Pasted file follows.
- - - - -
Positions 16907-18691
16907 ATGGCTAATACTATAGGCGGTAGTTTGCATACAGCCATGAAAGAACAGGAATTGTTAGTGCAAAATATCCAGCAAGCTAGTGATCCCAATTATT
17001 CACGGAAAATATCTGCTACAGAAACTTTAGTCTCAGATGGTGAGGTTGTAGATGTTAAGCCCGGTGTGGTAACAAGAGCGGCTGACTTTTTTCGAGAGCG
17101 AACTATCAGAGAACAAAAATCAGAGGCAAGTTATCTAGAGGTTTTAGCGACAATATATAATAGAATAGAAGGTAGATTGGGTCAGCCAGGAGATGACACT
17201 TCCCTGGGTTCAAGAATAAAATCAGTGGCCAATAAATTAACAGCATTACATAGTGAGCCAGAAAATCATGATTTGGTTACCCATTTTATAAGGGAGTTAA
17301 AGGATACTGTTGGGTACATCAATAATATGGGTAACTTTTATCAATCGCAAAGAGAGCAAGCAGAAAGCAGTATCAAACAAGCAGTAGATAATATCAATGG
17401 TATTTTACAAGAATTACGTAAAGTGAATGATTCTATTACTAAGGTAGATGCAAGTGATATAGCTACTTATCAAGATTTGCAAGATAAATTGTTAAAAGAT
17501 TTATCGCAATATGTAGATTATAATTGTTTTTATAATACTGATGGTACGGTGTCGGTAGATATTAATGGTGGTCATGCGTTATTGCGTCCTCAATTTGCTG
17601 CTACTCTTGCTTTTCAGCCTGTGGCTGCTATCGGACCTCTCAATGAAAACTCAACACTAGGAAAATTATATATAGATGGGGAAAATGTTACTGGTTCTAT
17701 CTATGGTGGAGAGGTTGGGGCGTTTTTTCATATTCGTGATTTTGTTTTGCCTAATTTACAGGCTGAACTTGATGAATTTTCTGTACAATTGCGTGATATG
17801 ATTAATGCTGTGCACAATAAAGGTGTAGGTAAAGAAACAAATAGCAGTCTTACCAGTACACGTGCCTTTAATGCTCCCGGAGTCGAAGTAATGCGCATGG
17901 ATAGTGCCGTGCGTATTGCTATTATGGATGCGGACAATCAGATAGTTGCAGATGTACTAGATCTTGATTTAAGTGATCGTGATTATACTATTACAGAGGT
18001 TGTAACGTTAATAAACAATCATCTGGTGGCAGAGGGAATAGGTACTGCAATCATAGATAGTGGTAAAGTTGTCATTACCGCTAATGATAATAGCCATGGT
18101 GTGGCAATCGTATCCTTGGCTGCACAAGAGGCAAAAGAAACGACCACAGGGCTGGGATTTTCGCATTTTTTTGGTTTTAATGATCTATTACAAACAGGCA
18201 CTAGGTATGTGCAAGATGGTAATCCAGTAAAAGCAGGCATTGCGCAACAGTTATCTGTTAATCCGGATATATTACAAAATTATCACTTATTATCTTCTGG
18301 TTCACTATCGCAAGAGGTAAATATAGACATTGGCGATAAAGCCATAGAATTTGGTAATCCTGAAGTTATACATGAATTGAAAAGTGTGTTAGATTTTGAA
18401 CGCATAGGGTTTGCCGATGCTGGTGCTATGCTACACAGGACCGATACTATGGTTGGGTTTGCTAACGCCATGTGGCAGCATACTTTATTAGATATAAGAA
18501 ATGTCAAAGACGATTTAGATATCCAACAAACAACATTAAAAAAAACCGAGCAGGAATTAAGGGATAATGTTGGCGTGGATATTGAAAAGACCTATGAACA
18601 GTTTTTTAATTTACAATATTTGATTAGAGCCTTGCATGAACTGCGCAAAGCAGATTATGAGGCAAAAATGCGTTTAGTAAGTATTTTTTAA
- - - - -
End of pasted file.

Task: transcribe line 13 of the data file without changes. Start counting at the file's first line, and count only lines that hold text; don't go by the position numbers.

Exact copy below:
18001 TGTAACGTTAATAAACAATCATCTGGTGGCAGAGGGAATAGGTACTGCAATCATAGATAGTGGTAAAGTTGTCATTACCGCTAATGATAATAGCCATGGT